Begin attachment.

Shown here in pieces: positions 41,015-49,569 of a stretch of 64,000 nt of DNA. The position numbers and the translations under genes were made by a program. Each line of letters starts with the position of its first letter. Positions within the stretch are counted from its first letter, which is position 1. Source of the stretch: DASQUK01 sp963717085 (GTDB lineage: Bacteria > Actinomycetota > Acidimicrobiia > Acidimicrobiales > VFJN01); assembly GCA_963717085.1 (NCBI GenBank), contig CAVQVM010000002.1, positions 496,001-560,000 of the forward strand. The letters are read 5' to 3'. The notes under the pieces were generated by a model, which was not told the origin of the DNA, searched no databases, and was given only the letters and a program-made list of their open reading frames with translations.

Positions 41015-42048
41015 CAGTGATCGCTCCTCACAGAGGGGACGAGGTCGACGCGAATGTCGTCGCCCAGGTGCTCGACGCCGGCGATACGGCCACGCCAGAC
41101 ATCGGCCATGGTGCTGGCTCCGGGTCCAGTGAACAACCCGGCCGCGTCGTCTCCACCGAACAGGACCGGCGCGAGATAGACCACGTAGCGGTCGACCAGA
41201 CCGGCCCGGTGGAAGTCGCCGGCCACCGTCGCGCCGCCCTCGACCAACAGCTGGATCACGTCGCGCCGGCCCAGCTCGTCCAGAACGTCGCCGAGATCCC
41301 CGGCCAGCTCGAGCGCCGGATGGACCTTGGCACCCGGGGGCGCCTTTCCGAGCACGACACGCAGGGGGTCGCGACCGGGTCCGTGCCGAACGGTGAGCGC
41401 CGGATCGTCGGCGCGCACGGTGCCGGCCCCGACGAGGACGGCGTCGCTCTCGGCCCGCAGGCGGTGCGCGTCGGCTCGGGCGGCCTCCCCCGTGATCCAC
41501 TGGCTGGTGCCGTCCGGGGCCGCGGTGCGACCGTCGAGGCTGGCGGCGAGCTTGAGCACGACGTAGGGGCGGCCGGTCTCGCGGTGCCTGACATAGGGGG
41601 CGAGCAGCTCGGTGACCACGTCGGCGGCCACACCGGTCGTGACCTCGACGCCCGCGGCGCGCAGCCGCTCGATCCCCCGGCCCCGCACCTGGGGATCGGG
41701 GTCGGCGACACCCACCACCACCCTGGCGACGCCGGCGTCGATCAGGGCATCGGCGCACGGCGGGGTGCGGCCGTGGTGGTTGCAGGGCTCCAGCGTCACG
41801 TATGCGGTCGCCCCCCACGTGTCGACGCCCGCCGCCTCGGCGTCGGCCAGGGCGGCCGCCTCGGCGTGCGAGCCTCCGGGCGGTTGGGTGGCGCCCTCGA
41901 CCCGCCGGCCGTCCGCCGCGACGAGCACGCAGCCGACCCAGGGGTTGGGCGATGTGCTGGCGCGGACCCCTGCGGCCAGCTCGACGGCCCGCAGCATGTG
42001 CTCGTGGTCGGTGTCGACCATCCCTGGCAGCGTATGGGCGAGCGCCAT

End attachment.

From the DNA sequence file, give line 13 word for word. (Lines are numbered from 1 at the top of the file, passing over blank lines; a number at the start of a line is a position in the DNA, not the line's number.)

42001 CTCGTGGTCGGTGTCGACCATCCCTGGCAGCGTATGGGCGAGCGCCAT